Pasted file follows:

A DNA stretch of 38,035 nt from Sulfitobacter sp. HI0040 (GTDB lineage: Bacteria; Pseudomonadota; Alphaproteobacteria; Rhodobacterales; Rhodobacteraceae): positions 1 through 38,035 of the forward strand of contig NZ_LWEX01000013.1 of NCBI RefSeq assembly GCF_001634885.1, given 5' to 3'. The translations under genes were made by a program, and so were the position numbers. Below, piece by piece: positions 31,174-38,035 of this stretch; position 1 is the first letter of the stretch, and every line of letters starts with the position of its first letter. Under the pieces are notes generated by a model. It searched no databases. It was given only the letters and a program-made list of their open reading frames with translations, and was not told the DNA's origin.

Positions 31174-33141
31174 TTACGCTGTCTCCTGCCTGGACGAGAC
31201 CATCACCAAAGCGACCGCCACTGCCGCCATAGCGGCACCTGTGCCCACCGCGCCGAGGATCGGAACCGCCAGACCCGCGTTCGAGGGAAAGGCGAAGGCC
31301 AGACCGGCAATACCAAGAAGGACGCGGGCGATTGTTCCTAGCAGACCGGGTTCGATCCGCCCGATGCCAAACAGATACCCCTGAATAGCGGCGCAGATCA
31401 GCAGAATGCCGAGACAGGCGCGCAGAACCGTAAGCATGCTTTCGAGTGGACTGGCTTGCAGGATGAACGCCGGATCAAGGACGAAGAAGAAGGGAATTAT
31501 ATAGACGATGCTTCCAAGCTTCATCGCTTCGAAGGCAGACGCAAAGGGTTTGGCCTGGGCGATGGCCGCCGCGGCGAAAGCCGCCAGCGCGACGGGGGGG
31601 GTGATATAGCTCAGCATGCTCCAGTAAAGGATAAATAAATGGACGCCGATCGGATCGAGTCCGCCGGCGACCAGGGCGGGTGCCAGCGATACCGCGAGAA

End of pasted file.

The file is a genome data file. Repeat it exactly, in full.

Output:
A DNA stretch of 38,035 nt from Sulfitobacter sp. HI0040 (GTDB lineage: Bacteria; Pseudomonadota; Alphaproteobacteria; Rhodobacterales; Rhodobacteraceae): positions 1 through 38,035 of the forward strand of contig NZ_LWEX01000013.1 of NCBI RefSeq assembly GCF_001634885.1, given 5' to 3'. The translations under genes were made by a program, and so were the position numbers. Below, piece by piece: positions 31,174-38,035 of this stretch; position 1 is the first letter of the stretch, and every line of letters starts with the position of its first letter. Under the pieces are notes generated by a model. It searched no databases. It was given only the letters and a program-made list of their open reading frames with translations, and was not told the DNA's origin.

Positions 31174-33141
31174 TTACGCTGTCTCCTGCCTGGACGAGAC
31201 CATCACCAAAGCGACCGCCACTGCCGCCATAGCGGCACCTGTGCCCACCGCGCCGAGGATCGGAACCGCCAGACCCGCGTTCGAGGGAAAGGCGAAGGCC
31301 AGACCGGCAATACCAAGAAGGACGCGGGCGATTGTTCCTAGCAGACCGGGTTCGATCCGCCCGATGCCAAACAGATACCCCTGAATAGCGGCGCAGATCA
31401 GCAGAATGCCGAGACAGGCGCGCAGAACCGTAAGCATGCTTTCGAGTGGACTGGCTTGCAGGATGAACGCCGGATCAAGGACGAAGAAGAAGGGAATTAT
31501 ATAGACGATGCTTCCAAGCTTCATCGCTTCGAAGGCAGACGCAAAGGGTTTGGCCTGGGCGATGGCCGCCGCGGCGAAAGCCGCCAGCGCGACGGGGGGG
31601 GTGATATAGCTCAGCATGCTCCAGTAAAGGATAAATAAATGGACGCCGATCGGATCGAGTCCGCCGGCGACCAGGGCGGGTGCCAGCGATACCGCGAGAA